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Math Help - Families of functions

  1. #1
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    Families of functions

    When is a function neither odd or even?For example why is x^3/2 neither odd or even?

    When the domain is R\{0}, is the range always R+?

    How do u find {x:x^3/2>x^2 } and {x:x^-3/2<x^-2}?
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    Quote Originally Posted by chaneliman View Post
    When is a function neither odd or even?For example why is x^3/2 neither odd or even?
    \frac {x^3}2 is odd. did you mean to say x^{3/2} ?

    a function f(x) is even if f(-x) = f(x)

    a function is odd if f(-x) = -f(x)

    otherwise, it is neither

    When the domain is R\{0}, is the range always R+?
    consider the function f(x) = 1/x

    How do u find {x:x^3/2>x^2 } and {x:x^-3/2<x^-2}?
    set up your inequalities and solve for x

    can you solve x^{3/2} > x^2 for x? (is the power 3/2? type clearly)
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    yea i typed it right
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    Quote Originally Posted by chaneliman View Post
    yea i typed it right
    i do not know what you are refering to. you should quote the part of my message that you are responding to so i can respond
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    i can't solve x^3/2>x^2 for x. Does it have something 2 do with logs
    ?
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    Quote Originally Posted by chaneliman View Post
    i can't solve x^3/2>x^2 for x. Does it have something 2 do with logs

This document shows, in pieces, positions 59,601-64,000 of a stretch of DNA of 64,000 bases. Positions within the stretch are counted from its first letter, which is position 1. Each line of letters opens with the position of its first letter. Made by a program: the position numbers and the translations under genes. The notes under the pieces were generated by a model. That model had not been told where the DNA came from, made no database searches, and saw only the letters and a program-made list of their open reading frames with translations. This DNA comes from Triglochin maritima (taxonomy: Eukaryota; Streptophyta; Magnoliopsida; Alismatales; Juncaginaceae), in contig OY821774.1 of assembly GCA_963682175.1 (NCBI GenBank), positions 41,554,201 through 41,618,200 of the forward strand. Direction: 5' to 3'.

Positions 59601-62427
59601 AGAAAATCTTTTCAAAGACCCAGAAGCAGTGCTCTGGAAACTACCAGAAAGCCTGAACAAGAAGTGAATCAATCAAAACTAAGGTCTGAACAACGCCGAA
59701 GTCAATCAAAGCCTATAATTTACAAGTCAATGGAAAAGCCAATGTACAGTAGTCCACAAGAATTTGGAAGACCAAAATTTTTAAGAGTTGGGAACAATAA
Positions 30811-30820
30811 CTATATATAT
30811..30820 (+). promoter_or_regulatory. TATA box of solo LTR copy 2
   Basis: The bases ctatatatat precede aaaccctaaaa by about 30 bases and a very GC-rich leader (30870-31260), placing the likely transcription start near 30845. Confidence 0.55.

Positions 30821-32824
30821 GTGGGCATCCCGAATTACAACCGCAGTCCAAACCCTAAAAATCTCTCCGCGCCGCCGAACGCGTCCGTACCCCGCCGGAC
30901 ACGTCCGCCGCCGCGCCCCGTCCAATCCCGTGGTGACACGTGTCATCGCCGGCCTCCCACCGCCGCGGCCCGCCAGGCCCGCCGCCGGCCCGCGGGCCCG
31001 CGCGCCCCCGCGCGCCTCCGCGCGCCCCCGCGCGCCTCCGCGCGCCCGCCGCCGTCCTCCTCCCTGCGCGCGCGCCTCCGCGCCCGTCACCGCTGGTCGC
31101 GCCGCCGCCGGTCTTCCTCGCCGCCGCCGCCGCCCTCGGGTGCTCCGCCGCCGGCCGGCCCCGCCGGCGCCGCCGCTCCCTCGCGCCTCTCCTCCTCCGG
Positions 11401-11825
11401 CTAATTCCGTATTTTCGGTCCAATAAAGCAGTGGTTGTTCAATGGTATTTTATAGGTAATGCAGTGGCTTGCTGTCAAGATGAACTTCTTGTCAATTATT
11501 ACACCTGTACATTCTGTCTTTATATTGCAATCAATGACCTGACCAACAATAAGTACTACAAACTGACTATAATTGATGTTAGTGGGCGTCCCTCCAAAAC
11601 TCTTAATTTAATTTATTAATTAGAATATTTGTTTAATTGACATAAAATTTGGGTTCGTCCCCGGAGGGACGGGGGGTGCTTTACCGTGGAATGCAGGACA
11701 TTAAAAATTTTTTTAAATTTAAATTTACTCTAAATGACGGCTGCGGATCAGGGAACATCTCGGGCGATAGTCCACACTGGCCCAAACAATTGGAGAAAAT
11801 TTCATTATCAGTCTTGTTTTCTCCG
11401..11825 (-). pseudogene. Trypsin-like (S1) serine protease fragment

?
    x^{3/2} > x^2

    Divide by x^{3/2}

    1 > \sqrt{x}

    0 < x < 1
    Last edited by colby2152; January 3rd 2008 at 12:00 PM.
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    Quote Originally Posted by colby2152 View Post
    x^{3/2} > x^2

    Divide by x^{3/2}

    1 > \sqrt{x}

    0 \le x < 1
    Before you divide by x^{3/2} you should say that x^{3/2} > 0 because otherwise the inequality is flipped.
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    Quote Originally Posted by ThePerfectHacker View Post
    Before you divide by x^{3/2} you should say that x^{3/2} > 0 because otherwise the inequality is flipped.
    True, but I kept that as an unstated assumption since it holds in the end o fthe solution with the square root.
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    Quote Originally Posted by colby2152 View Post
    [tex]
    0 \le x < 1
    another technical note, which i'm sure was just a typo or something on your part. we can't have x = 0, since dividing by x^{3/2} would be invalid, and also the original inequality would not hold in the first place. we need x > 0 here for it to make sense
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    Quote Originally Posted by Jhevon View Post
    another technical note, which i'm sure was just a typo or something on your part. we can't have x = 0, since dividing by x^{3/2} would be invalid, and also the original inequality would not hold in the first place. we need x > 0 here for it to make sense
    I didn't see that at last glance, but I originally had a regular greater than sign, but changed it for some reason.
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    i understand it till the point u got 0<x<1
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    Quote Originally Posted by chaneliman View Post
    i understand it till the point u got 0<x<1
    we have 1 > \sqrt{x}

    note that the domain of the square root function is x \ge 0, so we must have that for \sqrt{x} to make sense. however, we drop the x = 0 part, because that does not work in the original inequality.

    now, if we square both sides, we get: 1 > x

    so we have 0< x and x < 1, hence 0 < x < 1
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  13. #13
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    then shouldn't it be 0>x if the domain of the square root function is more then or equal to 0
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    Quote Originally Posted by chaneliman View Post
    then shouldn't it be 0>x if the domain of the square root function is more then or equal to 0
    yes. more than or equal to zero is x \ge 0. we reject the = (for the afore mentioned reason) and make it x > 0. we cannot have x < 0, because the square root is not defined for such x's
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